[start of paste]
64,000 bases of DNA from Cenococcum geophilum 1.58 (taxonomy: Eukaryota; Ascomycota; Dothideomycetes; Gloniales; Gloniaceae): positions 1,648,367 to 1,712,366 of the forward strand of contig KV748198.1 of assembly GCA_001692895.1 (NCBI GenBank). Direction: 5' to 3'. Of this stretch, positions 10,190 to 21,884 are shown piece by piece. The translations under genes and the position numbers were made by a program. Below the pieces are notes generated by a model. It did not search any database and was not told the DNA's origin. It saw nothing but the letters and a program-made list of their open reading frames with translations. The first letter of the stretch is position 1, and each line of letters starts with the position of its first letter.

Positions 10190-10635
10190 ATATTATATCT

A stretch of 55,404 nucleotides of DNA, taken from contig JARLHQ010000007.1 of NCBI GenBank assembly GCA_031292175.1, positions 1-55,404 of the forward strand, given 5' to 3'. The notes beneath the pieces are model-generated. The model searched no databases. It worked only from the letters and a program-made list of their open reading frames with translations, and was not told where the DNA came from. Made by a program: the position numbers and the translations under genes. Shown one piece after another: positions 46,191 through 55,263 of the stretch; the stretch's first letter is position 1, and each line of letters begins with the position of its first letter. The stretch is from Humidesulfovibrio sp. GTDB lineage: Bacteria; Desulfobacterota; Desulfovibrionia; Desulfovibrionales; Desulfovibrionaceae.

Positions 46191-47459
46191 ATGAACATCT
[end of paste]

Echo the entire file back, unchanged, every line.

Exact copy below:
64,000 bases of DNA from Cenococcum geophilum 1.58 (taxonomy: Eukaryota; Ascomycota; Dothideomycetes; Gloniales; Gloniaceae): positions 1,648,367 to 1,712,366 of the forward strand of contig KV748198.1 of assembly GCA_001692895.1 (NCBI GenBank). Direction: 5' to 3'. Of this stretch, positions 10,190 to 21,884 are shown piece by piece. The translations under genes and the position numbers were made by a program. Below the pieces are notes generated by a model. It did not search any database and was not told the DNA's origin. It saw nothing but the letters and a program-made list of their open reading frames with translations. The first letter of the stretch is position 1, and each line of letters starts with the position of its first letter.

Positions 10190-10635
10190 ATATTATATCT

A stretch of 55,404 nucleotides of DNA, taken from contig JARLHQ010000007.1 of NCBI GenBank assembly GCA_031292175.1, positions 1-55,404 of the forward strand, given 5' to 3'. The notes beneath the pieces are model-generated. The model searched no databases. It worked only from the letters and a program-made list of their open reading frames with translations, and was not told where the DNA came from. Made by a program: the position numbers and the translations under genes. Shown one piece after another: positions 46,191 through 55,263 of the stretch; the stretch's first letter is position 1, and each line of letters begins with the position of its first letter. The stretch is from Humidesulfovibrio sp. GTDB lineage: Bacteria; Desulfobacterota; Desulfovibrionia; Desulfovibrionales; Desulfovibrionaceae.

Positions 46191-47459
46191 ATGAACATCT